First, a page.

Of particular interest is the activation of the hypothalamic–pituitary adrenal (HPA) axis, which regulates inflammation responses in the body through the release of the hormone cortisol (Slavich et al. in O’Donovan et al, 2010).  O’Donovan et al. (2010) posit that anxious individuals who experience continual and exaggerated perceptions of threat can result in that individual having a chronic activation of the biological stress response.  This in turn can lead to a reduced secretion of cortisol in the morning and an increase in inflammation (Miller et al., 2007; Kiecolt-Glaser et al., 2003 in O’Donovan et al., 2010).       

O’Donovan et al. point out that early research was based on a generality model based on Selye (1956).  The generality model made the assumption that physical and psychological stimuli resulted in common biological reaction patterns.  More recently, Kemeny (2003) and Moons et al., (2010) proposed an integrated specificity model, which hypothesizes that the biological response patterns are specific depending upon the specific psychological state.  Utilizing the integrated specificity model, O’Donovan et al. examined the relationship between cortisol levels and anxiety.  Although anxiety and depression are often present in a comorbid condition, and that both anxiety and depression overlap with neuroticism, O’Donovan et al. (2010) hypothesized that clinical anxiety will have a specific effect on cortisol levels and inflammatory markers independently of depressive symptoms and neuroticism. 

Utilizing an experimental design, the study included 27 participants in the experimental (anxious) group and 29 participants in the control (non-anxious) group. Participants were assigned based on their score on the Hospital Anxiety and Depression Scale (HADS-A), with the experimental group scoring in the clinical range and the control group scoring low on this scale.  All of the participants were white with 68% being female.  Participants who had chronic illness, acute illness within the previous two weeks, possible current infection, alcoholism, use of medication, anesthesia in the previous three months, and night shift work in the previous two weeks were excluded.

Data was collected on participants for neuroticism, utilizing the 12-item Eysenck Personality Questionnaire-Revised, Short Form, health status through self-report measures, salivary cortisol levels, utilizing a high sensitivity salivary cortisol enzyme immunoassay, and pro-inflammatory cytokine interleukin-6 (IL-6) and systemic inflammatory marker C-reactive protein (CRP) levels through blood samples.  All biological samples were taken in the morning between the hours of 7:30am and 9:30am, and participants were required to follow a protocol of fasting, not smoking, no exercise, and avoidance of alcohol for a specified period of time prior to the experiment.  Following the biological sample collection, participants completed the questionnaires.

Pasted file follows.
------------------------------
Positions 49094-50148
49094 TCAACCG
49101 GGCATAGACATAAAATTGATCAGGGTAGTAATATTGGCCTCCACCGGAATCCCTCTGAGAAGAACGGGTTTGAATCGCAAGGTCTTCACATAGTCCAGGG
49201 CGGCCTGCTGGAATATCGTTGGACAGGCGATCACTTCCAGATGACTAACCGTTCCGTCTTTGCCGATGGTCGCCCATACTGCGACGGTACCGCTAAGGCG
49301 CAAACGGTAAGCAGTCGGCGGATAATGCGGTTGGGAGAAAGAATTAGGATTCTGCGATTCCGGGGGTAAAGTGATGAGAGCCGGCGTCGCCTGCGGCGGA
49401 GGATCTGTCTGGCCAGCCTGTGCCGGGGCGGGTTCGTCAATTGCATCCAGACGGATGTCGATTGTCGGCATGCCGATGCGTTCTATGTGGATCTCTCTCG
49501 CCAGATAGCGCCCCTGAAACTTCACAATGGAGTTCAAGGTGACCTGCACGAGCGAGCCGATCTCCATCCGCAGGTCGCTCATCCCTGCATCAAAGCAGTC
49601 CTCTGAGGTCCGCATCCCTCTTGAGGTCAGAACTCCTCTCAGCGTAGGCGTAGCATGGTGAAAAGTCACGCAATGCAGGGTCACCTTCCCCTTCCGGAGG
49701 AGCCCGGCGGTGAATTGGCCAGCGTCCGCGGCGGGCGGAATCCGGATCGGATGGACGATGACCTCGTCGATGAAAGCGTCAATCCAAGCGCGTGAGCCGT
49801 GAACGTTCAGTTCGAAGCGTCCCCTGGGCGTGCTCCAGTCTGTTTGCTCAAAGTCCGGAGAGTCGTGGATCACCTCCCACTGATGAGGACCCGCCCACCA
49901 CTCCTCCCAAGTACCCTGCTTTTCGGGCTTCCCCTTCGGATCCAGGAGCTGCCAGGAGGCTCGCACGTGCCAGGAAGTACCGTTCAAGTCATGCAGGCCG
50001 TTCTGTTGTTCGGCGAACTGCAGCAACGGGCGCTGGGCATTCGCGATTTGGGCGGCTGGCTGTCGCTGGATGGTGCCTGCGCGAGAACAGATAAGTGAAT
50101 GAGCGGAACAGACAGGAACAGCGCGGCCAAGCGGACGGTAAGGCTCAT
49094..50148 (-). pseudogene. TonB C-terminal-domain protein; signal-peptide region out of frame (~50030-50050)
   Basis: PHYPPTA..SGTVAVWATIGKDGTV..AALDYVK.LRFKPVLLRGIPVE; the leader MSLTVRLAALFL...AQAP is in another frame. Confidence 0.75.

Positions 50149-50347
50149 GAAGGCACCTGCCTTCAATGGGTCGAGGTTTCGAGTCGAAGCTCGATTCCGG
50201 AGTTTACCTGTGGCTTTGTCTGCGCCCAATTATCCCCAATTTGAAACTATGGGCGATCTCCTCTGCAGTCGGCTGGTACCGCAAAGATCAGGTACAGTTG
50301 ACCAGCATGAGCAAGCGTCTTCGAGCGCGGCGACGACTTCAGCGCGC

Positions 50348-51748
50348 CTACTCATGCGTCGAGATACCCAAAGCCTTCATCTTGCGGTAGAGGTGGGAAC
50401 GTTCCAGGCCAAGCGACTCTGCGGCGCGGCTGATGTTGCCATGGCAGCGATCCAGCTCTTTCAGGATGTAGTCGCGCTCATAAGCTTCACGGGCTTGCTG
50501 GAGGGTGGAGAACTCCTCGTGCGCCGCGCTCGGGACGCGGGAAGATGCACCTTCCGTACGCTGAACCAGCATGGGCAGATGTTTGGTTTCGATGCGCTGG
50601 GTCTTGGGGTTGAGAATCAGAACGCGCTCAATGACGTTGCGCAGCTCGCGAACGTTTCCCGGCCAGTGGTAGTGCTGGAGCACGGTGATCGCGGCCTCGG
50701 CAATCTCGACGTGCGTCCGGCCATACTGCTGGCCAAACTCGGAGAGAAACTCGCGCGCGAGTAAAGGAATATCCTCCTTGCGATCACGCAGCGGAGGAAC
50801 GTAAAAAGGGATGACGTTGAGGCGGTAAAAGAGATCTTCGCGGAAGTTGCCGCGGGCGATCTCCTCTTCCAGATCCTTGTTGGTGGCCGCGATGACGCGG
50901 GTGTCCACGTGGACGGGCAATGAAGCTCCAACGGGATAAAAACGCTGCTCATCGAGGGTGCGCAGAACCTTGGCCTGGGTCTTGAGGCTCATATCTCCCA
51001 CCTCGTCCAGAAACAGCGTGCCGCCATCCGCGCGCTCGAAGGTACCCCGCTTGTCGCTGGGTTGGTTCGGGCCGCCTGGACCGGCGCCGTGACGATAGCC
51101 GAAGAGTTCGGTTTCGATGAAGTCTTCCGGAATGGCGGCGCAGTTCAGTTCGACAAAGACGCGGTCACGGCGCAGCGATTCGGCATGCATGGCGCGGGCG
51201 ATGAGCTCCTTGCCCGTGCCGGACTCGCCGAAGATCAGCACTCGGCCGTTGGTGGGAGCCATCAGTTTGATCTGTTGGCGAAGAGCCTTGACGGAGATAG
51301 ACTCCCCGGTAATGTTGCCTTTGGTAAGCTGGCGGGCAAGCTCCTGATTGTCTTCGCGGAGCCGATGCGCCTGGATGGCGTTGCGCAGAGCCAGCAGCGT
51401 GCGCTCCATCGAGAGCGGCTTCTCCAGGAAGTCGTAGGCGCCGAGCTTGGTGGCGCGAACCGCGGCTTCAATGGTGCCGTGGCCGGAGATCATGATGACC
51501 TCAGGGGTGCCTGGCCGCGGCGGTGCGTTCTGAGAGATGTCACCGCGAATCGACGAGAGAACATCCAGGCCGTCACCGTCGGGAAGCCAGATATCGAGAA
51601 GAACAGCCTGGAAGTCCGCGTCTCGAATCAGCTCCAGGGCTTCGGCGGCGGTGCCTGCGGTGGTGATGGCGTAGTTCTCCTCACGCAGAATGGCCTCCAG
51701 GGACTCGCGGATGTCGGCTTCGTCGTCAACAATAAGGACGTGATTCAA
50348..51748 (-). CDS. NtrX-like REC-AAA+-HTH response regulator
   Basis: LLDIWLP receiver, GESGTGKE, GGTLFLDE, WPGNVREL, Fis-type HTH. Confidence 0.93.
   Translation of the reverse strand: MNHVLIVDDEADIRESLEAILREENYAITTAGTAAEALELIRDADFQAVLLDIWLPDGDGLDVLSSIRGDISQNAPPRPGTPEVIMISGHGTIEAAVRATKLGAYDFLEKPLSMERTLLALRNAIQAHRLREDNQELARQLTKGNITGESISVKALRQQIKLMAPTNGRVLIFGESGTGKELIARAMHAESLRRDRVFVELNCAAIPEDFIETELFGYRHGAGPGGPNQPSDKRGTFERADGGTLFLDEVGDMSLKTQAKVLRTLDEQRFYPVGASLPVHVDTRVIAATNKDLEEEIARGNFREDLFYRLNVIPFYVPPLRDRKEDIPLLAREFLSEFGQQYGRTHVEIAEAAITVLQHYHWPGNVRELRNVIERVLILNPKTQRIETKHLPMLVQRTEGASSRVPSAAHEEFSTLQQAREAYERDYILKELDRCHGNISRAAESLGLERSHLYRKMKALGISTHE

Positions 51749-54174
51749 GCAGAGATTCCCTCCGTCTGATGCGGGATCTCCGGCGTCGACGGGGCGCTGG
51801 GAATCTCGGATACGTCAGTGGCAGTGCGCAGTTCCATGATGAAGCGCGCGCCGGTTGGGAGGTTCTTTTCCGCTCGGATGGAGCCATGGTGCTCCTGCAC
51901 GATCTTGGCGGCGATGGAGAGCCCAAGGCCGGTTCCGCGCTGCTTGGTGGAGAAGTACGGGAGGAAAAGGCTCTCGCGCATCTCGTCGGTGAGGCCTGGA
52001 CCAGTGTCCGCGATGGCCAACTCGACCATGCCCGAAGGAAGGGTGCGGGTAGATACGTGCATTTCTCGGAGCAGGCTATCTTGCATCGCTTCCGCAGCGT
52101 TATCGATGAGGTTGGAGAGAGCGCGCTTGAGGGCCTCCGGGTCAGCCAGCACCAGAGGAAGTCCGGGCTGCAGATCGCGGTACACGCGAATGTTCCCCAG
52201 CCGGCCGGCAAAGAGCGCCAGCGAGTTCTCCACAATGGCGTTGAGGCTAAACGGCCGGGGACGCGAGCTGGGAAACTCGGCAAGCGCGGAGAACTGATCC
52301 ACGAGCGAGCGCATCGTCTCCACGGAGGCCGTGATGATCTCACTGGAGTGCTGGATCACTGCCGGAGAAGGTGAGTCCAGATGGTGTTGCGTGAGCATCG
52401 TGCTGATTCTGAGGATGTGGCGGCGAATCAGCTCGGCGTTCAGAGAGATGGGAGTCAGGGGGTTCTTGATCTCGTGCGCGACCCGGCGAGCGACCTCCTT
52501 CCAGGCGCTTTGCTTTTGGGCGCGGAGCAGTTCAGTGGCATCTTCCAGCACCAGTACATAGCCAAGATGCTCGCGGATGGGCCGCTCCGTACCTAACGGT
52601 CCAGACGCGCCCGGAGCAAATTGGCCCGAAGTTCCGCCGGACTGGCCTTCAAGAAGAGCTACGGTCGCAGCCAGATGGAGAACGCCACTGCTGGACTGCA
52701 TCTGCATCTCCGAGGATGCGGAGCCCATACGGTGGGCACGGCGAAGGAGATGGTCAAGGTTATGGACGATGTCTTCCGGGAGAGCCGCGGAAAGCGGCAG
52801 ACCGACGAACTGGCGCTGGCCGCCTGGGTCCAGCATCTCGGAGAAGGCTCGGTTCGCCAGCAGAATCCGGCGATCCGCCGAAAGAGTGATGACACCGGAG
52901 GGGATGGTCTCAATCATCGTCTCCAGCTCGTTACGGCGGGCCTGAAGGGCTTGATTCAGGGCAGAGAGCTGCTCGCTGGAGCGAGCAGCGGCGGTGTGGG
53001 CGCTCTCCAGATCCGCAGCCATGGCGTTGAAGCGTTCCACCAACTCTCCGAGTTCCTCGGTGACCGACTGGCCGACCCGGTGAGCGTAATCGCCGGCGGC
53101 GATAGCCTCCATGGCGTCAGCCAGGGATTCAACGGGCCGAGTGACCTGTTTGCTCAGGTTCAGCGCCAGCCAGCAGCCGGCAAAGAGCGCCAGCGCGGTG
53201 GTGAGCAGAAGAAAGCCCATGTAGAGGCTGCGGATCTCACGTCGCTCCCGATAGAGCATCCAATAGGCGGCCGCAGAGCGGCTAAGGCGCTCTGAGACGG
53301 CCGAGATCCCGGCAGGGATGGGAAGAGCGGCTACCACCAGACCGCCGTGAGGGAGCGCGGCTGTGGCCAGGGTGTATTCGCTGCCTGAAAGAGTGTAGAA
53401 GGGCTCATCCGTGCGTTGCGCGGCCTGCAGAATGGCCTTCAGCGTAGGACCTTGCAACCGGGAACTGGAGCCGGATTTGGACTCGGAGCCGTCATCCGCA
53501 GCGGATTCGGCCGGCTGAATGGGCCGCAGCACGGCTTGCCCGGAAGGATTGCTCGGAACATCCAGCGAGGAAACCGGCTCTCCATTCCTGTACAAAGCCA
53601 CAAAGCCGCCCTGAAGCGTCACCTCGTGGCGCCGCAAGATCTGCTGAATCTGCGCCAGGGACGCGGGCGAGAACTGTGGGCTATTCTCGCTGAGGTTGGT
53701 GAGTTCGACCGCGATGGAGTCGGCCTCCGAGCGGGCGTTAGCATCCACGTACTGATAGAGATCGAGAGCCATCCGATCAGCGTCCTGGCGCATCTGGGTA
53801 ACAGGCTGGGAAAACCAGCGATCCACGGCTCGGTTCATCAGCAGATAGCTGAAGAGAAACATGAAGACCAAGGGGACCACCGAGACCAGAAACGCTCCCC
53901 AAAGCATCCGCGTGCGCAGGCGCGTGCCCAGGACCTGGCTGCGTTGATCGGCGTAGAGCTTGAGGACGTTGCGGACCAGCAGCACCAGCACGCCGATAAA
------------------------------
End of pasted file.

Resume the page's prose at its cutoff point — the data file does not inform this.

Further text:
Continuous variables were assessed using Pearson’s correlations, while Student’s t-tests were used to assess the relationships in cortisol, IL-6 and CRP between the two groups.  O’Donavan et al., in order to test whether differences were independent of potential covariates, then reran their model, controlling for age, gender, depression and neuroticism using analysis of covariance.  The results showed that there were lower levels of morning cortisol and higher levels of the pro-inflammatory cytokine IL-6 among the clinically anxious group.  This difference was apparent even when they controlled for depression and neuroticism, which indicated some specificity in the relationship between anxiety and IL-6.  There was no difference in the levels of CRP among the two groups.  One hypothesis for this is that there are differences within the psychosomatic pathway that leads to the production of CRP as opposed to IL-6.  This also provides evidence in support of specificity in regards to negative emotional states and the neural and hormonal responses that lead to inflammation.  O’Donavan et al., posit that cognitive biases towards what an individual perceives as threatening may be exaggerated among anxious individuals, which leads to prolonged activation of the biological stress response.  This in turn results in inflammation (O’Donavan et al., 2010). 

Although the study sample was small, it did shed light on two areas. First, it exposed the potential vulnerability to inflammation among individuals who are clinically anxious.  Second, it provided evidence to support varying biological response mechanisms based upon perceived threat by the individual.  This study provided a base for expounded research on perceived threat and inflammation response. 

Understanding the links between anxiety, depression, and the immune system will help provide efficacious treatments for these disorders and well as provide potential prophylactic practices to reduce onset (Test, 2010).  Understanding these mechanisms lead us to examining ways in which to reduce perceived or real stress and resulting depression.  Through the midigation of stress and anxiety, a reduction may be seen of overall depression and an increase of overall well-being can occur.